Making homemade corned beef is simply, it just takes time to brine. Barb Randall shares the secrets so you can make your own corned beef.

SUBMITTED PHOTO - Corned beef will be enjoyed by many Americans on St. Patricks Day. The process is as simple as brining a chicken, just takes time to brine.

Will you be eating corned beef and cabbage for St. Patrick's Day? I predict thousands of pounds of corned beef will be consumed this weekend as we all pretend to be a wee bit Irish.

If I had planned ahead I could have brined a beef brisket to make homemade corned beef. The process is simple but it does require time for the beef to pickle. Alton Brown, the creator and host of the Food Network television show "Good Eats," offers a recipe that calls for beef brisket to sit in brine for five days.

What actually is corned beef? Alton explains that corned beef is a salt-cured beef product, usually made with a flat, point or round cut of brisket. The term comes from the treatment of the meat with large-grained rock salt, also called "corns" of salt.

Curing corned beef is not unlike brining a chicken; both involve soaking the meat in a solution of water, salt, sugar and pickling spices for an extended period of time. Alton's original recipe called for salt peter; this recipe calls for pink curing salt, also known as sodium nitrate. Using pink curing salt will ensure that the corned beef will

have that bright pink color you

see in most store-bought corned beef.

Every method of curing corned beef begins with enough water to cover the brisket, usually about a gallon, along with salt and sugar. Boil the water, and dissolve the salt and sugar, as well as the pink curing salt. The pickling spices should be boiled along with this mixture. While many stores sell pre-mixed pickling spices, it is also possible to make a custom spice mix from scratch by toasting and grinding a spice mixture. This method gives chefs more flexibility when it comes to the taste of the corned beef.

Once the sugar and salt has been dissolved, remove the water from the heat and allow it to cool to room temperature. The brine should then be refrigerated for several hours until it is cold. Once the brine has cooled, submerge the beef, and allow it to soak for about five days before cooking.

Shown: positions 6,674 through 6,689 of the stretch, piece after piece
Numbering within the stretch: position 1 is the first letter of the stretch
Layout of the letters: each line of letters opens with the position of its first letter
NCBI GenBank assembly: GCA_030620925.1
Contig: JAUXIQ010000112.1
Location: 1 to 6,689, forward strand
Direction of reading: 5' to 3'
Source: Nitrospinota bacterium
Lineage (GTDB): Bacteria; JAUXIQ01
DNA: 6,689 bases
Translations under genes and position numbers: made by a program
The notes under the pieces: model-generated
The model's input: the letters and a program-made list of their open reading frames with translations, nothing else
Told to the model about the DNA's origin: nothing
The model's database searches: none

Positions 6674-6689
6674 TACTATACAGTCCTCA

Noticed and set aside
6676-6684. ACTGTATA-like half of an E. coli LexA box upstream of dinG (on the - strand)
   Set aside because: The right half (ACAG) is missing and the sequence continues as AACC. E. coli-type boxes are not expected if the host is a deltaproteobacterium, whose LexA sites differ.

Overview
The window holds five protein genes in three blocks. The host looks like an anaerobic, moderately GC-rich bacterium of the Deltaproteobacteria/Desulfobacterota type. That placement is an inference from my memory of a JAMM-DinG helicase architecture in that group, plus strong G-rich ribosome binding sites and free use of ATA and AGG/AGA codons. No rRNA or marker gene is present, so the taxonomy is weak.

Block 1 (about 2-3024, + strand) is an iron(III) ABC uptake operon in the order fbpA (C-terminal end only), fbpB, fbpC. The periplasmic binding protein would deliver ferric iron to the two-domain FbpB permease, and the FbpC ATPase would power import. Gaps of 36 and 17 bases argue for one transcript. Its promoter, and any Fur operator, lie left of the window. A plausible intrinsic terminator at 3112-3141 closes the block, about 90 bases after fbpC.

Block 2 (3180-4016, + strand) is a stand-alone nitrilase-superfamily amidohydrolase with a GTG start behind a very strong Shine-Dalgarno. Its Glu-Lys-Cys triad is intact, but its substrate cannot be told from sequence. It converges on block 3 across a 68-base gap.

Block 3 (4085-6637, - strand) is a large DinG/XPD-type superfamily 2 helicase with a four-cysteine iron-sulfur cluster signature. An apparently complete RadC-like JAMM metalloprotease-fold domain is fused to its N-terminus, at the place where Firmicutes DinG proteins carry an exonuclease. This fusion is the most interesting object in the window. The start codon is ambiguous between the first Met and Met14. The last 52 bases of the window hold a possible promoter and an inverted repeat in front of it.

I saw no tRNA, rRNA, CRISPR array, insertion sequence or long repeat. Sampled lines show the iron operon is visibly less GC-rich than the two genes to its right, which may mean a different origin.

Here is Alton Brown's recipe for Corned Beef:

Corned Beef

Makes 6 to 8 servings

1 quarts water

12 ounces kosher salt

½ cup brown sugar

4 teaspoons pink salt*

1 cinnamon stick, broken into several pieces

1 teaspoon mustard seeds

1 teaspoon black peppercorns

8 whole cloves

8 whole allspice berries

12 whole juniper berries

2 bay leaves, crushed

½ teaspoon ground ginger

3 pounds ice

1 (4 to 5 pound) beef brisket, trimmed

1 small onion, quartered

1 large carrot, coarsely chopped

1 stalk celery, coarsely chopped

Place the water in a large 6 to 8 quart stockpot along with salt, sugar, pink salt, cinnamon stick, mustard seeds, peppercorns, cloves, allspice, juniper berries, bay leaves and ginger. Cook over high heat until the salt and sugar have dissolved. Remove from the heat and add the ice. Stir until the ice has melted. If necessary, place the brine into the refrigerator until it reaches a temperature of 45 F. Once it has cooled, place the brisket in a 2-gallon zip-lock bag and add brine. Seal and lay flat inside a container, cover and place in refrigerator for 5 days. Check daily to make sure the beef is completely submerged and stir the brine. (He likes to flip the bag and give the brine a quick massage every day.)

After 5 days, remove from the brine and rinse well under cool water.

Now you are ready to actually cook the corned beef: Place the brisket in a pot just large enough to hold the meat, add the onion, carrot and celery and cover with water by 1-inch. Set over high heat and bring to a boil. Reduce the heat to low, cover and gently simmer for 2 1/2 or 3 hours or until the meat is fork tender. Remove from the pot and thinly slice across the grain.

* Pink salt aka Prague Powder #1, aka DQ Cure is a combination of sodium chloride, sodium nitrite and a bit of pink dye (supposedly added to prevent it being confused for regular salt) is readily available online, but may also be purchased at your local butcher shop or kitchenware store. You can make it without it, but you won't get that pink color.

Want to update your corned beef and cabbage dish? Make these, and let the luck of the Irish be upon you.

Corned Beef and Cabbage Rolls

6 savoy cabbage leaves

¼ cup mayonnaise

¼ cup chopped parsley

¼ cup chopped dill

2 slices dark rye bread, cut into strips

½ pound corned beef cut into strips

1 spoonful whole-grain mustard

Cook savoy cabbage leaves in boiling water, about 2 minutes. Rinse under cold water and pat dry; slice in half. Mix mayonnaise, chopped parsley and dill; spread on the cabbage leaves. Cut rye bread into strips. Slice 1/2 pound corned beef into strips and toss with a spoonful of whole-grain mustard. Top the cabbage leaves with a few strips each of the bread and corned beef. Roll up and slice in half.

Recipes courtesy of Food Network Magazine

Barb Randall welcomes your food questions and research suggestions. She can be reached at 503-479-2374 or by email at This email address is being protected from spambots. You need JavaScript enabled to view it.. Follow her on Twitter at barbrandallfood

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